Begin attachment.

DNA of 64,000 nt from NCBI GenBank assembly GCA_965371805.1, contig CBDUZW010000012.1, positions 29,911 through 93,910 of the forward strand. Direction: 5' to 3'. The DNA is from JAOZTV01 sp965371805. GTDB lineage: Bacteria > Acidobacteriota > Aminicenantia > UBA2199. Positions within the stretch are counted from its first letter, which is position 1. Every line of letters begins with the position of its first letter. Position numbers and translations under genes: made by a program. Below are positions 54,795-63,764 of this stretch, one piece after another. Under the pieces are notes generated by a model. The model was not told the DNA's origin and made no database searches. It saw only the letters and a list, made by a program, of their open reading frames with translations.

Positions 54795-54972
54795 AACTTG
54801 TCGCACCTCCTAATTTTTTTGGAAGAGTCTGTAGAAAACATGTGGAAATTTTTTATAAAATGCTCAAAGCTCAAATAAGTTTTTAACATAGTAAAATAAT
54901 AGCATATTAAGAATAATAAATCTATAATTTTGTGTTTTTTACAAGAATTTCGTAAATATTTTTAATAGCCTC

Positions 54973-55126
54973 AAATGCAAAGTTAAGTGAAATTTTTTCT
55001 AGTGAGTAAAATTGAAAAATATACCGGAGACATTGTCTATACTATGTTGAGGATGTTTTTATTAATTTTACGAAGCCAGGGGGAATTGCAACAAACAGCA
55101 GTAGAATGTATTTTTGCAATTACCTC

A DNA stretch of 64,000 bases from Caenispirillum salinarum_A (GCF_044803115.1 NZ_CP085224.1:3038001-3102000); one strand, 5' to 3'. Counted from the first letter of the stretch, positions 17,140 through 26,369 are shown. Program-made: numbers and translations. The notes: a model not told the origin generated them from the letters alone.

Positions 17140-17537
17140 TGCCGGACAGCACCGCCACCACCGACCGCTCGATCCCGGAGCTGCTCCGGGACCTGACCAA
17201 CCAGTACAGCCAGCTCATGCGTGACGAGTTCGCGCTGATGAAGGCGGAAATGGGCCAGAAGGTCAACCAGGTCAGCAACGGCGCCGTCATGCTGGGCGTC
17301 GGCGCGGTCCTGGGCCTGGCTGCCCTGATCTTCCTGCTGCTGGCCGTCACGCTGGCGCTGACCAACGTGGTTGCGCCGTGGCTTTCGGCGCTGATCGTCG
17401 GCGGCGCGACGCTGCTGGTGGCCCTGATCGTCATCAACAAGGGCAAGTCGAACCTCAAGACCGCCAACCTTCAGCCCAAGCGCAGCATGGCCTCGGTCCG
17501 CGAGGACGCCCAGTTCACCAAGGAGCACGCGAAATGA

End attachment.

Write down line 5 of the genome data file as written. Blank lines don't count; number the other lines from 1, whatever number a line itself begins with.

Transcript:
54901 AGCATATTAAGAATAATAAATCTATAATTTTGTGTTTTTTACAAGAATTTCGTAAATATTTTTAATAGCCTC